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We commonly see, "I need a sleep study for insurance," on the home sleep apnea test order forms that we receive. What is behind this seemingly unusual request from your life insurance company?

sleep study for life insurance

Sleep Studies for Life Insurance

After becoming a first-time dad a few years ago, I thought it would be prudent to get life insurance. During the quote process, I was surprised to get asked the following series of questions from the agent:

  • Do you hang glide?
  • Do you skydive?
  • Do you have sleep apnea?”

Wow, sleep apnea lumped into the same category as these extreme sports? This is because the actuaries who work for the insurance companies are experts at calculating risk and know the increased mortality rate associated with sleep apnea. Medical research has shown an increased risk for sudden cardiac death in patients that have obstructive sleep apnea (OSA) with an abnormal breathing index (AHI) of >20 as well as a low average oxygen level (<93%) and the lowest oxygen level of <78%. If you have untreated sleep apnea that meets one of these criteria, you can expect that your life insurance rates will go up.

I have had a number of patients whose primary motivation for having a sleep study was an insurance requirement. If you meet certain biometric requirements, like an elevated body mass index or large neck size, or have one of several medical conditions like difficult-to-control high blood pressure that are highly associated with OSA, you might be asked by the insurance company to have a sleep study to evaluate for sleep apnea.

The Good News

Generally, if you have sleep apnea and can show that you've effectively treated it, your life insurance rates shouldn't be impacted. Insurance companies typically want you on CPAP, which is considered the gold standard treatment and the only therapy that allows compliance and efficacy to be measured and monitored on an ongoing basis.

What to Do If You Need A Sleep Study for Insurance

These days you have two options: in-lab sleep studies and home sleep studies. Home sleep studies have been found to be as accurate as in-lab sleep studies for the determination of OSA in at-risk patients. Home sleep tests, or HSTs (sometimes HSATs for "home sleep apnea test"), are more convenient and less costly. Before ordering an HST, confirm with the insurance company that they do not require an in-lab study; most don't.

If you do test positive for sleep apnea, insurance companies will need you to show "compliance" with CPAP use - this is generally defined as at least four hours of CPAP usage per day and hitting that mark on at least 70% of the nights in a thirty-day period. Please note: the medical science shows that the maximum health benefits of CPAP begin at a minimum of six hours of nightly usage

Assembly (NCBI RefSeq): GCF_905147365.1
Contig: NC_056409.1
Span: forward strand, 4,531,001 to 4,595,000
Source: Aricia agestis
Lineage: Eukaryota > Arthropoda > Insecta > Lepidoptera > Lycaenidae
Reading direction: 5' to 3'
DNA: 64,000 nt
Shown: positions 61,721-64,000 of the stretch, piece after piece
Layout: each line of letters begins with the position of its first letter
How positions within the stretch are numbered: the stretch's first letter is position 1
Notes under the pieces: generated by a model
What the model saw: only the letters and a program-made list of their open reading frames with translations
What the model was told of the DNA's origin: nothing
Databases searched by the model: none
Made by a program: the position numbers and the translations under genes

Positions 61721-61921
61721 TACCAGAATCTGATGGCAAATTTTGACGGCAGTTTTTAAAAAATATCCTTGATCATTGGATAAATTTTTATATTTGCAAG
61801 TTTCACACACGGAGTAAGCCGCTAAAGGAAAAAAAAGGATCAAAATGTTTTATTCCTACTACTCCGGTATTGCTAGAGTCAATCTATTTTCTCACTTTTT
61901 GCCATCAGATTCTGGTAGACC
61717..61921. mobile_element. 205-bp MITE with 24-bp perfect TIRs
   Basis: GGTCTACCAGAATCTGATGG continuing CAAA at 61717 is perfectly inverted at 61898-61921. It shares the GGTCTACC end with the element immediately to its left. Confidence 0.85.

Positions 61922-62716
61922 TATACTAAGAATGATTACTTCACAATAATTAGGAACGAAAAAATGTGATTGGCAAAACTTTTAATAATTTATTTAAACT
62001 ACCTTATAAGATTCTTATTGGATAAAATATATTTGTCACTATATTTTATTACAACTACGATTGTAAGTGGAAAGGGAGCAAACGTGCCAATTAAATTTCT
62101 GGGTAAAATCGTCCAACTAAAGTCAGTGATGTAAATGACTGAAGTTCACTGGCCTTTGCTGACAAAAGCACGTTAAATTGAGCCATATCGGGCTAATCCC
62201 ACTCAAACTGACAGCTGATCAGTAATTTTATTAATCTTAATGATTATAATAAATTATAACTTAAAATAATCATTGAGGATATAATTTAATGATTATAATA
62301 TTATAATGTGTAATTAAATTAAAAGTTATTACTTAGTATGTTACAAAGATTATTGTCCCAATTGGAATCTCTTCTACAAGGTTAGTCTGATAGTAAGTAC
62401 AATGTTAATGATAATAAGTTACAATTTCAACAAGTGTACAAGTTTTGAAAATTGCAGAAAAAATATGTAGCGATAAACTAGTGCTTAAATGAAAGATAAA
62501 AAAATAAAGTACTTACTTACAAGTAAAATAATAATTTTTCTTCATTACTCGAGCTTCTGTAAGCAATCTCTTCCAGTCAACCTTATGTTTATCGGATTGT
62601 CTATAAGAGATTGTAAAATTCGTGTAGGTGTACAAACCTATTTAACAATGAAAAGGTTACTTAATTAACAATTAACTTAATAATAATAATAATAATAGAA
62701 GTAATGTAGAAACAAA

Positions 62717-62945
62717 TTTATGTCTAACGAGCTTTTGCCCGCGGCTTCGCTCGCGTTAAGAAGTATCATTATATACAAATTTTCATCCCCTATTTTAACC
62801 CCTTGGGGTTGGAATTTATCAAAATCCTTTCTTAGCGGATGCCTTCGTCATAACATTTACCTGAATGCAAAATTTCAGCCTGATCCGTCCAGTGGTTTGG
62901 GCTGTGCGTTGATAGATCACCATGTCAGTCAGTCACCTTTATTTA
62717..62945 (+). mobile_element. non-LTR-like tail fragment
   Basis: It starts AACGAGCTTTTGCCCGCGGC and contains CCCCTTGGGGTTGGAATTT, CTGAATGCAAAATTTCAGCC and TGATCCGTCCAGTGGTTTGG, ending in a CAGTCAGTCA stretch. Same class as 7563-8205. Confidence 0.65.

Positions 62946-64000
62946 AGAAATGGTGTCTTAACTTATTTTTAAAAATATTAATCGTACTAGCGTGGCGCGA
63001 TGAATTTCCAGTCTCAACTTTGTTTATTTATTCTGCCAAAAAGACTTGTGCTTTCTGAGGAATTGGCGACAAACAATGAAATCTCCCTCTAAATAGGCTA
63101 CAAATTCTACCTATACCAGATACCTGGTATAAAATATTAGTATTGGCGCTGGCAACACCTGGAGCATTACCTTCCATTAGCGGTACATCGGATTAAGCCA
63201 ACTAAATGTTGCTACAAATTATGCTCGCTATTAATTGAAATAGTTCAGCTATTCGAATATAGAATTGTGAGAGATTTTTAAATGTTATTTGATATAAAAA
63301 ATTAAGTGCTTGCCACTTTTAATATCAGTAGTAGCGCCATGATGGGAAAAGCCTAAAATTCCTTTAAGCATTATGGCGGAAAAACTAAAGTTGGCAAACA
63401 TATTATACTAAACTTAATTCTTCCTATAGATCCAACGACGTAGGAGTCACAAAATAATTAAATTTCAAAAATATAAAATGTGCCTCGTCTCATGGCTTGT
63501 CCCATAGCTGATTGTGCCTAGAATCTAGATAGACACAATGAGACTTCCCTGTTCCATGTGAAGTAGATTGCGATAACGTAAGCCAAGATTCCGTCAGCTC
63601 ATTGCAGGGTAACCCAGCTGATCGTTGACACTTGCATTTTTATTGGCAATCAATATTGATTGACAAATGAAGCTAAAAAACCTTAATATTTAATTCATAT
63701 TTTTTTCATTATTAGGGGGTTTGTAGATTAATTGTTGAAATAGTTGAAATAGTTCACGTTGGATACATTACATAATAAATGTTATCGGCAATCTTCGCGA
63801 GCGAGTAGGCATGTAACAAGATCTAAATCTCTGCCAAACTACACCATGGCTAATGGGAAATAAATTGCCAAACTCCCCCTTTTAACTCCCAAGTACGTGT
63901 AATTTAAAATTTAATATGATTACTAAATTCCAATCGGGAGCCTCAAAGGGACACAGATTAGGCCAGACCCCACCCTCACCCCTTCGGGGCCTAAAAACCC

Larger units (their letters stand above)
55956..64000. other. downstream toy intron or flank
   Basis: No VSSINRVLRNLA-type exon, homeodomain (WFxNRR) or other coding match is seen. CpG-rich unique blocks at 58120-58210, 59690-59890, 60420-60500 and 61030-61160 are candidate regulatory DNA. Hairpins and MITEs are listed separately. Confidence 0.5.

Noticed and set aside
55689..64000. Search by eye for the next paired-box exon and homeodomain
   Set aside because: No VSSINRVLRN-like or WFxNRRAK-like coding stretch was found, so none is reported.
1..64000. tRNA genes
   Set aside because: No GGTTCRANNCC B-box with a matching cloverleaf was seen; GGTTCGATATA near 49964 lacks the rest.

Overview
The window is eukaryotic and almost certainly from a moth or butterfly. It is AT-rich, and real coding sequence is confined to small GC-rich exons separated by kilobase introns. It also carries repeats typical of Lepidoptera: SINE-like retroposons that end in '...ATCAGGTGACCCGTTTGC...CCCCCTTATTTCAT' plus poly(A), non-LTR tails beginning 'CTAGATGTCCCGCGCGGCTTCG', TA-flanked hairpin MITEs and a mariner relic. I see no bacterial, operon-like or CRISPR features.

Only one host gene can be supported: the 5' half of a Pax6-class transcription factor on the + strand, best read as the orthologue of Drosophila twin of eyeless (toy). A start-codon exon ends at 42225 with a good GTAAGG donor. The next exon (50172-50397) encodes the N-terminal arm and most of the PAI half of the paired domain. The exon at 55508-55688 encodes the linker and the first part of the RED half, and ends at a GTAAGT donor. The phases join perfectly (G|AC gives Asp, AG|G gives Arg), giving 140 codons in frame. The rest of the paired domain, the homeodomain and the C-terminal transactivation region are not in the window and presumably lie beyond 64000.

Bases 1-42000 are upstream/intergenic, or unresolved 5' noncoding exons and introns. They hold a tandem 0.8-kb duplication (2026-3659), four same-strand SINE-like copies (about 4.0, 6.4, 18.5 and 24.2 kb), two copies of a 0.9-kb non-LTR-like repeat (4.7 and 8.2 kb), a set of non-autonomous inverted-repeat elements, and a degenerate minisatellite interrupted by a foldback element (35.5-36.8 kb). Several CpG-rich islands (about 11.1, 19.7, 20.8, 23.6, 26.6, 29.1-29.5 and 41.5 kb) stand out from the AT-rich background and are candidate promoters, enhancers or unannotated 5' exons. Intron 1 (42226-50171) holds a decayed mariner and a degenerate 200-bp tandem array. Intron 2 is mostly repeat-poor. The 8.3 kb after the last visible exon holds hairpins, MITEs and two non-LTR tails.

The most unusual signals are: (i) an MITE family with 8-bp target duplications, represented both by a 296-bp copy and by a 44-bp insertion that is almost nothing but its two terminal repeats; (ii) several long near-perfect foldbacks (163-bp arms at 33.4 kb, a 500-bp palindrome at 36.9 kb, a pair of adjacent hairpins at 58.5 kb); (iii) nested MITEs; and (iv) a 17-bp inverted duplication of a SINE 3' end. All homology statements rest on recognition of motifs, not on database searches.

Most new CPAP machines will allow your sleep doctor to obtain the usage data remotely. You will then need to sign a release to have this data, usually called a "compliance report" or "download," sent to your insurer. 

I Think I Might Have Sleep Apnea but I Don't Want Insurance Companies to Find Out About It. What Are My Options?

If you go through your healthcare insurance company to obtain a sleep study, the report will become a part of your permanent medical record. When you apply for life insurance, you will need to sign a release so that your healthcare providers can send the insurance company your complete medical records. If you want to avoid this scenario, I suggest that you pay cash for a sleep study and do not authorize your results to go to your personal physician. Should you test positive for sleep apnea, you will have to pay cash for treatment as well if you want to "stay off the grid." You'll have to consider the cost/benefit ratio to this approach. The majority of patients who choose Singular Sleep for their sleep apnea management pay about $1500 total from testing to treatment with a premium CPAP machine and quality mask. 

What about Health Insurance?

"Obamacare" led to a shift in healthcare premium calculations since insurance companies were no longer able to charge higher rates based on "pre-existing conditions." However, Obamacare was defanged when the individual mandate was repealed on January 1, 2019. There is now a major challenge to Obamacare in the courts and, eventually, it seems likely that it will either be overturned or continuously chipped away at to the point that it is irrelevant. There is reason to believe that, in the future, floating premiums based on your pre-existing conditions will make a comeback. If you think that you're at risk for OSA, it may be wise to hedge your bets and consider having a private sleep study that does not get documented in your permanent medical record.


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